Feeds

JBoss serves stuffed Eclipse IDE

New name, old support model

Secure remote control for conventional and virtual desktops

Red Hat hopes to stand out from other vendors offering Eclipse-based Java tools by not discriminating between "free" and "useful" when it comes to features in its JBoss Developer Studio, released this week.

JBoss Developer Studio brings together a broad portfolio of open source tools not just from the Eclipse project but also technologies from Exadel, to be used with its JBoss Enterprise Application Platform.

Among the former Exadel offerings included are the RichFaces and Ajax4jsf that were released to the JBoss development community as JBoss RichFaces and JBoss Ajax4jsf. These are further supported by a JBoss Visual Page Editor for building Ajax-based applications and a technology preview of the RichFaces JSF component library.

The package, whose launch coincided with the year's last major Java event - Javapolis in Brussels, Belgium - also includes the new JBoss Seam framework and jBPM tools aimed at developers building web applications.

In addition to the JBoss and Red Hat developed components, JBoss Developer Studio includes support for the latest version of Eclipse - version 3.3 released this summer in the massive Europa program - and the latest iteration of the tools from the Web Tools Project (WTP) 2.0. Other supported Java development components include the Apache Struts 2 framework and the Spring framework.

Unlike some vendors, that provide a free yet cut-down Eclipse IDE to coax developers towards using the paid-version, Red Hat said it's giving developers everything in one hit with an open source license

Red Hat's JBoss unit claimed Developer Studio is the "first Eclipse-based development environment combining open source tooling and runtime for complete application lifecycles." In other words it integrates Java development tasks with application management.

The one place Red Hat does catch you on is support and on that all-important integration of tools and frameworks available from Jboss.com and other online places. The download price is $99.

If you want full support, it will cost you $3,500 for a professional-level subscription. You could, of course, do the legwork yourself, download the various components and integrate them on your own time.

One way to look at it, is that JBoss is charging developers an insurance premium to guarantee that the various components will work together "out of the box".

The launch comes at a time when Java tools are getting something of a boost. Following Sun Microsystems' decision last year to make future development of Java an open source project and a flurry of Java oriented activity this year from Eclipse, this month sees a bunch of new Java tools coming to market. In addition to JBoss Developer Studio, Jetbrains released version 3.0 of its TeamCity Java project management tool and Trolltech released a new version of its QT Jambi Java development framework.

JBoss Developer Studio originally went beta under the Red Hat Developer Studio name this August. According to Red Hat's JBoss unit, it rechristened the IDE to capitalize on the JBoss brand name and to, no doubt, stand out in this crowded market.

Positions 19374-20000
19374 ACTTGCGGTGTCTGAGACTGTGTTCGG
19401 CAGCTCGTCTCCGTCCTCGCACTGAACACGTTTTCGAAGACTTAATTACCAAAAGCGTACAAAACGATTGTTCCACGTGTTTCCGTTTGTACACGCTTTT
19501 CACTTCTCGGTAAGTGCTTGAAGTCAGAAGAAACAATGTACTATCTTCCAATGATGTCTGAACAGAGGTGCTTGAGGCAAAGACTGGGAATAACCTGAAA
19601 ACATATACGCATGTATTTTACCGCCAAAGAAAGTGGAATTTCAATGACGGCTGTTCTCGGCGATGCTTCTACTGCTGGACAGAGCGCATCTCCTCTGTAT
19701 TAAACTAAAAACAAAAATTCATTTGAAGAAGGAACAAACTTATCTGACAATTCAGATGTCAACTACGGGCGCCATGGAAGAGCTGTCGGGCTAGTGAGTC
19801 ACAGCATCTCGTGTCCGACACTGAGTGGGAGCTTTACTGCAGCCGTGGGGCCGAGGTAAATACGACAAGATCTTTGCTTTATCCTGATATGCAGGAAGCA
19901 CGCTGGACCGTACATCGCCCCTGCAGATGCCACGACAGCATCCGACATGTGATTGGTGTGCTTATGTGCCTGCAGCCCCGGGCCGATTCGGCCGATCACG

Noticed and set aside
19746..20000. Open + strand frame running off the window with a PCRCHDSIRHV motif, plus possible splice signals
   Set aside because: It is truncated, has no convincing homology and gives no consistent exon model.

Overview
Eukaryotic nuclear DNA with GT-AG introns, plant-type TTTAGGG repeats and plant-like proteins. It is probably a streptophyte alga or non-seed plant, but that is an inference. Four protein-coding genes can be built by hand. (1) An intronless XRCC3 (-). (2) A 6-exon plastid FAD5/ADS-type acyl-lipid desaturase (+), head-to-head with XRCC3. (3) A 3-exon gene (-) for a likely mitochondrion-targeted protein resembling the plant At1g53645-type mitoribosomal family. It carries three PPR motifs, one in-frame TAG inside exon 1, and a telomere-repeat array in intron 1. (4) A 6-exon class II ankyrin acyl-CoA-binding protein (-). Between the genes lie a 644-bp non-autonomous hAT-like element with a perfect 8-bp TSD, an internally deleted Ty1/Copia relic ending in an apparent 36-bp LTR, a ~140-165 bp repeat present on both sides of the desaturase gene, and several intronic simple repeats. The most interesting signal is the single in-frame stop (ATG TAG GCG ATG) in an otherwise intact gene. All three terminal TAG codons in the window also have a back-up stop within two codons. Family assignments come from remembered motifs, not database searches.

All of this Java activity and positioning during the normally fallow Holiday period could, of course, be linked to Microsoft's early release of Visual Studio 2008 last month with its marginally improved support for JavaScript debugging.®

Providing a secure and efficient Helpdesk

More from The Register

next story
Not appy with your Chromebook? Well now it can run Android apps
Google offers beta of tricky OS-inside-OS tech
Greater dev access to iOS 8 will put us AT RISK from HACKERS
Knocking holes in Apple's walled garden could backfire, says securo-chap
NHS grows a NoSQL backbone and rips out its Oracle Spine
Open source? In the government? Ha ha! What, wait ...?
Google extends app refund window to two hours
You now have 120 minutes to finish that game instead of 15
Intel: Hey, enterprises, drop everything and DO HADOOP
Big Data analytics projected to run on more servers than any other app
New 'Cosmos' browser surfs the net by TXT alone
No data plan? No WiFi? No worries ... except sluggish download speed
prev story

Whitepapers

Providing a secure and efficient Helpdesk
A single remote control platform for user support is be key to providing an efficient helpdesk. Retain full control over the way in which screen and keystroke data is transmitted.
Top 5 reasons to deploy VMware with Tegile
Data demand and the rise of virtualization is challenging IT teams to deliver storage performance, scalability and capacity that can keep up, while maximizing efficiency.
Reg Reader Research: SaaS based Email and Office Productivity Tools
Read this Reg reader report which provides advice and guidance for SMBs towards the use of SaaS based email and Office productivity tools.
Security for virtualized datacentres
Legacy security solutions are inefficient due to the architectural differences between physical and virtual environments.
Secure remote control for conventional and virtual desktops
Balancing user privacy and privileged access, in accordance with compliance frameworks and legislation. Evaluating any potential remote control choice.